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Indian Lamb Rogan Josh

Lamb Rogan Josh

Indian Lamb Rogan Josh is a curry dish of the Kashmiri Cuisine.

Rogan means "clarified butter" or "red", while josh means "hot" or "stew".

Pairing Suggestions

If Mild:

Dry Riesling (Germany)
Sparkling Rosé (World)

If Spicy:

Riesling Spätlese (Germany)
Pinot Gris (France)
Gewürztraminer (France)

Red Wines:

Merlot (World)
Right Bank (France)
Châteauneuf-du-Pape (France)
Sparkling Syrah (World)
Garnacha (Spain)
Pinot Noir(USA)
Cabernet Franc (France)


Thick, aromatic and spicy red sauce, meets tender lamb stew: the perfect match is a medium-bodied Merlot.

Why? Merlot is fruity and not too tannic, acidic, bodied or alcoholic. Perfectly balanced for our curry lamb stew.

Merlot has a touch of sweetness that comes from fruit ripeness and can be served slightly chilled 14-15°C (57-59°F).

Many of the wines we recommend can be served cool, to contrast the heat of the stew.

The contact with oak barrels releases into the wine an aroma-compound called "eugenol" found also in Indian Curries spices such clove, allspice, nutmeg, cinnamon, etc.

An oaked wine will create a "complementary" match.

About Indian Lamb Rogan Josh

The name Rogan Josh is Persian but the dish is Kashmiri and influenced by different civilizations (Moghuls).

Traditionally made with red meat such lamb, mutton or goat, the recipe and techniques vary, influenced by ethnicity.

Basic Interactions

Sauce is the key. Forget red wine with red meat. Sauce and seasoning decide!

Want to cool down? A chilled aromatic white such Riesling, Gewurztraminer, Gruner Veltliner or Torrontes reduce heat.

Want to feel the heat? Go for oaky white such a New World Chardonnay or a spicy red such GSM, Shiraz, Valpolicella, Mencia.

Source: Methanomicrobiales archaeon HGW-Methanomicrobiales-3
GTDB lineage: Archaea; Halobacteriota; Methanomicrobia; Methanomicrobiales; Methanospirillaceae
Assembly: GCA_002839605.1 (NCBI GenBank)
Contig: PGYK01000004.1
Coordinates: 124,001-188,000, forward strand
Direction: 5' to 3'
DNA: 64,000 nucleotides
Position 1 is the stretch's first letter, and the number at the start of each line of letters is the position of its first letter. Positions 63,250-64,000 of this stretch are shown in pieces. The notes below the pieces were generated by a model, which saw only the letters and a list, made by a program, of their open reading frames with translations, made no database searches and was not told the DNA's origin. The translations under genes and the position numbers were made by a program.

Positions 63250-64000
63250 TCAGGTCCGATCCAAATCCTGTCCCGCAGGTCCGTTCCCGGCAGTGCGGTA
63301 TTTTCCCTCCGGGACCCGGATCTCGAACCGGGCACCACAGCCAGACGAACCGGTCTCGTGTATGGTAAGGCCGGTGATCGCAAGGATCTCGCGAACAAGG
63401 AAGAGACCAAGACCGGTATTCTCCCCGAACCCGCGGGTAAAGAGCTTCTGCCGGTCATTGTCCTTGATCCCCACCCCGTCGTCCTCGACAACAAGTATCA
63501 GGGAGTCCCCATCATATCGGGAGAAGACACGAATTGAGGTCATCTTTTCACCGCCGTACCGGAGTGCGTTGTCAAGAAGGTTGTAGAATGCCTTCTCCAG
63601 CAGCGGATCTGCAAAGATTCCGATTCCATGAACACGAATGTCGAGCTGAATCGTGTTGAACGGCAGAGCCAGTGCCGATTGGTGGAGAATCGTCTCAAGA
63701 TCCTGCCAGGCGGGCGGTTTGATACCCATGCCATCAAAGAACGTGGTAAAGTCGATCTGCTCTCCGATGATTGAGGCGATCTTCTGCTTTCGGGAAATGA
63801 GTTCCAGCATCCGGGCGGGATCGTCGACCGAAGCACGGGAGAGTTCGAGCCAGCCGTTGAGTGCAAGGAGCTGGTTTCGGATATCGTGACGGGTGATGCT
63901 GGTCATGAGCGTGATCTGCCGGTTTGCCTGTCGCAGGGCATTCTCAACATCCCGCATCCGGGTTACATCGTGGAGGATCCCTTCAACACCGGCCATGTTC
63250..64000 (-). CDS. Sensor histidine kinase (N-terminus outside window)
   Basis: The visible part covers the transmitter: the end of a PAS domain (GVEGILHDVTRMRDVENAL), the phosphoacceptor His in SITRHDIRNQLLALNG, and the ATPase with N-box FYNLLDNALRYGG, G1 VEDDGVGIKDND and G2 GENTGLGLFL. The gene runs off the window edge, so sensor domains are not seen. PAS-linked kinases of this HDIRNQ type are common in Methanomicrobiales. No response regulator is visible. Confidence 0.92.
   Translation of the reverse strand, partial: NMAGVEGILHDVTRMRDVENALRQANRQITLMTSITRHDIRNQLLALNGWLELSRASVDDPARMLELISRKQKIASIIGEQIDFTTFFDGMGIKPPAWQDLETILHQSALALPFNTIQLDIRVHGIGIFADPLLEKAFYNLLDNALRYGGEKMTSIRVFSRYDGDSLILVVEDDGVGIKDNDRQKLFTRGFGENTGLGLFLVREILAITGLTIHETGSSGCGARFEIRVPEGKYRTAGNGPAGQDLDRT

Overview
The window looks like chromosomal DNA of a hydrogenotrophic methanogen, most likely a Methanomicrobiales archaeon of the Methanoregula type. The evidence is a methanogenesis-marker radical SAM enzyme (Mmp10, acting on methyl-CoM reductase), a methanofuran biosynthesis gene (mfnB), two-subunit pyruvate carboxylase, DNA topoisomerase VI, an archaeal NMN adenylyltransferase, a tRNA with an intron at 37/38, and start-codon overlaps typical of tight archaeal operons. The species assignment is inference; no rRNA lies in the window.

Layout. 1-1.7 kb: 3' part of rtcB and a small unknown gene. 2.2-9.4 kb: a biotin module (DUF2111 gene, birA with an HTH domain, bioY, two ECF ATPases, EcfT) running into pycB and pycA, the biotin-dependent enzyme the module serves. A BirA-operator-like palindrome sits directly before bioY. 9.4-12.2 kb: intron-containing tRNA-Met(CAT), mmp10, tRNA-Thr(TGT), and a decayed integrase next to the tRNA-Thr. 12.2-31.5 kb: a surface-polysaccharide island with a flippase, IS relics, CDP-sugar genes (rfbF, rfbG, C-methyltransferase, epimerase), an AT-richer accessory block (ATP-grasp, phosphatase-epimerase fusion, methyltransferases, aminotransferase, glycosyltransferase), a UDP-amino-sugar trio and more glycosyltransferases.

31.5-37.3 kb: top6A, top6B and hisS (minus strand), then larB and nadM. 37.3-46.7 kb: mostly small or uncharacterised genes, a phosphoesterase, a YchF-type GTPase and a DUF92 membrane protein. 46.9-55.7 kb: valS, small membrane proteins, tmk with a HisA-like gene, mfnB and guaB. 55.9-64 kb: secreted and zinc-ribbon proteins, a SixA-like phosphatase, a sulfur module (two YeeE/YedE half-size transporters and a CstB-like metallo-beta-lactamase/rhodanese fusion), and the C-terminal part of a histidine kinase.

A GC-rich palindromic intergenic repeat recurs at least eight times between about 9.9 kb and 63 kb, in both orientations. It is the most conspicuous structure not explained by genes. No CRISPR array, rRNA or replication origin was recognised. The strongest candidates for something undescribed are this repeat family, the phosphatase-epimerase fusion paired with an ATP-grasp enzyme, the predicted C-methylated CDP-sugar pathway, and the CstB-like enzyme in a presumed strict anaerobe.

Acidity makes your mouth water. This helps against the heat.

Sugar coats your mouth. It is a barrier to defend your taste buds, protecting them.

Alcohol sets your mouth on fire. It intensifies the heat perception especially of ginger, turmeric and red chilli.

Tannins clash with spices. They enhance the perception of bitterness and heat.

General Rules for Indian Food + Wine

Avoid very dry wines.

Sweetness calms the heat, while tannins amplify it.

Rule of thumb: the spicier the dish, the sweeter the wine.

Avoid harsh, bitter tannins and go for smooth, velvety and ripe ones.

Match the strenght! Don't choose a light wine to match your Vindaloo, it will disappear!

Fruity, aromatic wines love spices. The fruitier the better.

Forget those big Napa Cabs with Indian Food!

Don’t bite into that green cardamom or clove while sipping your wine.

Rosé wines are often a winner. Especially if they are sparkling.

Curry loves Wine

If the dish is very creamy, go for a creamy (malolactic) Chardonnay.

If the dish is spicy, go for something off-dry: Riesling Spätlese, Pinot Gris, Gewürztraminer.

If you go for red, go for something fruity: Pinot Noir, Gamay, Garnacha, GSM blends, Valpolicella.

In the mood for a bold red? Look for mature, round tannins: Syrah.

Indian Sauces

3 colors sauces:

Green Sauce: Herbal
Sparkling Wines, Sauvignon Blanc
Red Sauce: Acidic
Sparkling Rosé, GSM Blends, Gamay
Red Creamy Sauce: Buttery Tomato
Full Body Rosé, Lambrusco, Syrah

Go Local

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Travel and Taste
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Variety is the Spice of Life

Food and Wine Pairing

Food and wine pairing is highly dependent on both the taste components in the food and the taste components in the wine.

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